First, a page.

Many of our communities continue to recover from Hurricane Irma and may be doing so for quite a while. As we go through this process, one thought constant on our minds is, “will FEMA reimburse us for this?” No one recovery is the same, especially when debris haulers are stretched so thin and jurisdictions are working hard to make sure they perform their contractual obligations. As these and other issues continue to be thrown at you, FEMA has provided a simple list of items to be aware of as you augment your recovery with contracted assistance. For a more detailed understanding of Public Assistance, this link will take you to the current, most comprehensive guide on the subject published by FEMA. These guides change periodically so make sure and check the FEMA website for updated versions from time to time. https://www.fema.gov/media-library-data/1496435662672-d79ba9e1edb16e60b51634af00f490ae/2017_PAPPG_2.0_508_FINAL(2).pdf
- Engaging in a noncompetitive procurement (i.e., sole-sourcing) without carefully documenting how the situation has created an urgent need to perform the work sooner than a competitive procurement process would allow.
- Continuing work under a sole-source contract after the urgent need (see #1) has ended, instead of transitioning to a competitively procured contract.
- Piggybacking onto another jurisdiction’s contract in a situation that doesn’t allow noncompetitive procurement (see #1) or where the other contract is materially different in terms of scope or requirements. Piggybacking is rarely allowable.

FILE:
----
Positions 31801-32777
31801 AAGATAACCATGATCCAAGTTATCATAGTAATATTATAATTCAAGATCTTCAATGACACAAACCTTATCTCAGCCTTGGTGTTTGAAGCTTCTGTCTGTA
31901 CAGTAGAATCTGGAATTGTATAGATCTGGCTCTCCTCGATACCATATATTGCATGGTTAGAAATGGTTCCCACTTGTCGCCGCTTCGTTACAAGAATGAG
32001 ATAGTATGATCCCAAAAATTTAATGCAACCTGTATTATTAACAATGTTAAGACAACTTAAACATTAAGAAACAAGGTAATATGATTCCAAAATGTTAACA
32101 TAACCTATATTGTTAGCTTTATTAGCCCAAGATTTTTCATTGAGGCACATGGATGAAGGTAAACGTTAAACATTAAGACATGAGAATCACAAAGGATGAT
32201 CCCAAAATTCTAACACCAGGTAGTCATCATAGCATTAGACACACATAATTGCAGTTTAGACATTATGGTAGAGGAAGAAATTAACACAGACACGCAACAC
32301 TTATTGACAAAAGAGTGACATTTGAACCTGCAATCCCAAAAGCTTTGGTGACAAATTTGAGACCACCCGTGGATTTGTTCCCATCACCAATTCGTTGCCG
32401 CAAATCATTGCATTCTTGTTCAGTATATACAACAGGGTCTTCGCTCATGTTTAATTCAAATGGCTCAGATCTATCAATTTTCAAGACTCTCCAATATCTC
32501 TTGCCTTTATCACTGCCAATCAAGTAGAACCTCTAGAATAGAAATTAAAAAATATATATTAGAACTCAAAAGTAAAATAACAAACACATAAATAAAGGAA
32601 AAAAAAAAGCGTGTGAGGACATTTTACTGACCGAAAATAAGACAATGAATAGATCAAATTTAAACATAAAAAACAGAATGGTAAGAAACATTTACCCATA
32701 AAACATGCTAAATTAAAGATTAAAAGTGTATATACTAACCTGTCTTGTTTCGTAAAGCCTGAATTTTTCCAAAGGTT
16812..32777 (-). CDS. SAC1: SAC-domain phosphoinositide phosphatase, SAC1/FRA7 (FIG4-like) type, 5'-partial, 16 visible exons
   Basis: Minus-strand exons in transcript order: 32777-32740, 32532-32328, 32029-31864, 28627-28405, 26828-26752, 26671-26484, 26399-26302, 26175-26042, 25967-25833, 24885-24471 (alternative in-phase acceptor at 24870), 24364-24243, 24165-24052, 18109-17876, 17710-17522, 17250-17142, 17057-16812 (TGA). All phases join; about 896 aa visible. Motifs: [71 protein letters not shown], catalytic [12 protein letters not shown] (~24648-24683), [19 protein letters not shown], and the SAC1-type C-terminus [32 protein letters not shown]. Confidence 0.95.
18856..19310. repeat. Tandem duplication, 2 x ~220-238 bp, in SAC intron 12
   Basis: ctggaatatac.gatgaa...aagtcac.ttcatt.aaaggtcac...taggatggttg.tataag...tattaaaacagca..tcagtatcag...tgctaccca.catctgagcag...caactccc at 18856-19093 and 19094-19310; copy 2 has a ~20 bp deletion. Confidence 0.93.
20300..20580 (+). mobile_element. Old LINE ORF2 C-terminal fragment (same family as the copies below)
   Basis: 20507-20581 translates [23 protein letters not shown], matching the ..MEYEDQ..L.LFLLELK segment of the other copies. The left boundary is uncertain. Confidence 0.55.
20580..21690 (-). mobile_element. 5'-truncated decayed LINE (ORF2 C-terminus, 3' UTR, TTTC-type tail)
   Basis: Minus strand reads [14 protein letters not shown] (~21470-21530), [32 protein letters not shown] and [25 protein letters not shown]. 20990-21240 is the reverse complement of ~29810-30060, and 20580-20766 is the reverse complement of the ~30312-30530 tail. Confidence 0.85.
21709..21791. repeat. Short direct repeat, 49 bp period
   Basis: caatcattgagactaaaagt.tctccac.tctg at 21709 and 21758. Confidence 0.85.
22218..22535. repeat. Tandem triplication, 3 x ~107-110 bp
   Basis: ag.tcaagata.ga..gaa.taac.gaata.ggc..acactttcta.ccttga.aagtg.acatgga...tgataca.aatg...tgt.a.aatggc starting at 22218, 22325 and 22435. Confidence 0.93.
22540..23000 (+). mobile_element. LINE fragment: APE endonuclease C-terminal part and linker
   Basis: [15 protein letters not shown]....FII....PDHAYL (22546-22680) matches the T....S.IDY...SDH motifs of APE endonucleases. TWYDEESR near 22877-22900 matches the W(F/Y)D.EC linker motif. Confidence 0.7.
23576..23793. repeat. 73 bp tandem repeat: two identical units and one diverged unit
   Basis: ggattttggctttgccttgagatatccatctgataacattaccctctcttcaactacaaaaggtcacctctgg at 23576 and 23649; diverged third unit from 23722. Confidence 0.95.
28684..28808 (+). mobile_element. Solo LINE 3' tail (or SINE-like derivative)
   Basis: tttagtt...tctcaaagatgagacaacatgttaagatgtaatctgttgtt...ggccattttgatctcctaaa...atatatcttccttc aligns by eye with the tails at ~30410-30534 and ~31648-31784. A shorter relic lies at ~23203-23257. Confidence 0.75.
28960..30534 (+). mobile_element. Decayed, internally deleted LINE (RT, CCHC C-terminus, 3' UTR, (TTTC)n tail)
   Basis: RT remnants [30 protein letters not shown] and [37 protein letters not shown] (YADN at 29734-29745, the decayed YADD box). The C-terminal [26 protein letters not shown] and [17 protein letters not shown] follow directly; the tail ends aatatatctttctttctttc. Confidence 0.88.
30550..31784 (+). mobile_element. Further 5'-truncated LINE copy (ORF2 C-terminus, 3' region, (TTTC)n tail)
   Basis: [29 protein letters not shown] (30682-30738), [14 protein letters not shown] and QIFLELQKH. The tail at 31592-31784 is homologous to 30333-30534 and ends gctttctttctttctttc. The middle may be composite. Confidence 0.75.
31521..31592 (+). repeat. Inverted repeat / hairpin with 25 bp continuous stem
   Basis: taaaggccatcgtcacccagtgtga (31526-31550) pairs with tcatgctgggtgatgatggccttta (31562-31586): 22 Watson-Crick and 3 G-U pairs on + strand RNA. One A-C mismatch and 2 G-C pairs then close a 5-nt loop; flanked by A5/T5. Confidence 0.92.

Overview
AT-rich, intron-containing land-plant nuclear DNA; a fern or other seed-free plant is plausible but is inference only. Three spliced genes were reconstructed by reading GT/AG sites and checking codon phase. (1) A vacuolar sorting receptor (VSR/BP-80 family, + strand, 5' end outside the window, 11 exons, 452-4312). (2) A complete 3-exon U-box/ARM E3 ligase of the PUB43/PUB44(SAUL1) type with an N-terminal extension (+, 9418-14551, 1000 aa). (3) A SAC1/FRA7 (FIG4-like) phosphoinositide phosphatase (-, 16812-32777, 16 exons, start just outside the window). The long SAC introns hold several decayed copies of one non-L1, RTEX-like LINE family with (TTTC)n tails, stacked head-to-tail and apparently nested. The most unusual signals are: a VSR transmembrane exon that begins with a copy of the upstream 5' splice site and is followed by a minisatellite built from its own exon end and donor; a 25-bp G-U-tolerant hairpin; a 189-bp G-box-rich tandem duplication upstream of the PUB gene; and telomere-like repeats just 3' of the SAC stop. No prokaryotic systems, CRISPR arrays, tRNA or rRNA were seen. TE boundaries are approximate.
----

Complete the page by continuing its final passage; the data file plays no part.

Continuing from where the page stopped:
- Awarding a “time-and-material” contract without a ceiling price that the contractor exceeds at its own risk and documenting why no other contract type is suitable.
- Awarding a “cost-plus-percentage-of-cost” or “percentage-of-construction-cost” contract.
- Not including the required contract clauses (available online at the below website under “PDAT Resources” menu).
- Including a geographic preference in a solicitation (i.e., giving an advantage to local firms).
- Not making and documenting efforts to solicit small businesses, minority businesses, and woman’s business enterprises.
- Conducting a procurement exceeding $150,000 without conducting a detailed cost or price analysis.
- Not carefully documenting all steps of a procurement to create a record if questions arise potentially years later.
For further information on FEMA grant procurement requirements, including contract review checklists, detailed guidance on the above topics, and online webinar training classes, please visit https://www.fema.gov/procurement-disaster-assistance-team.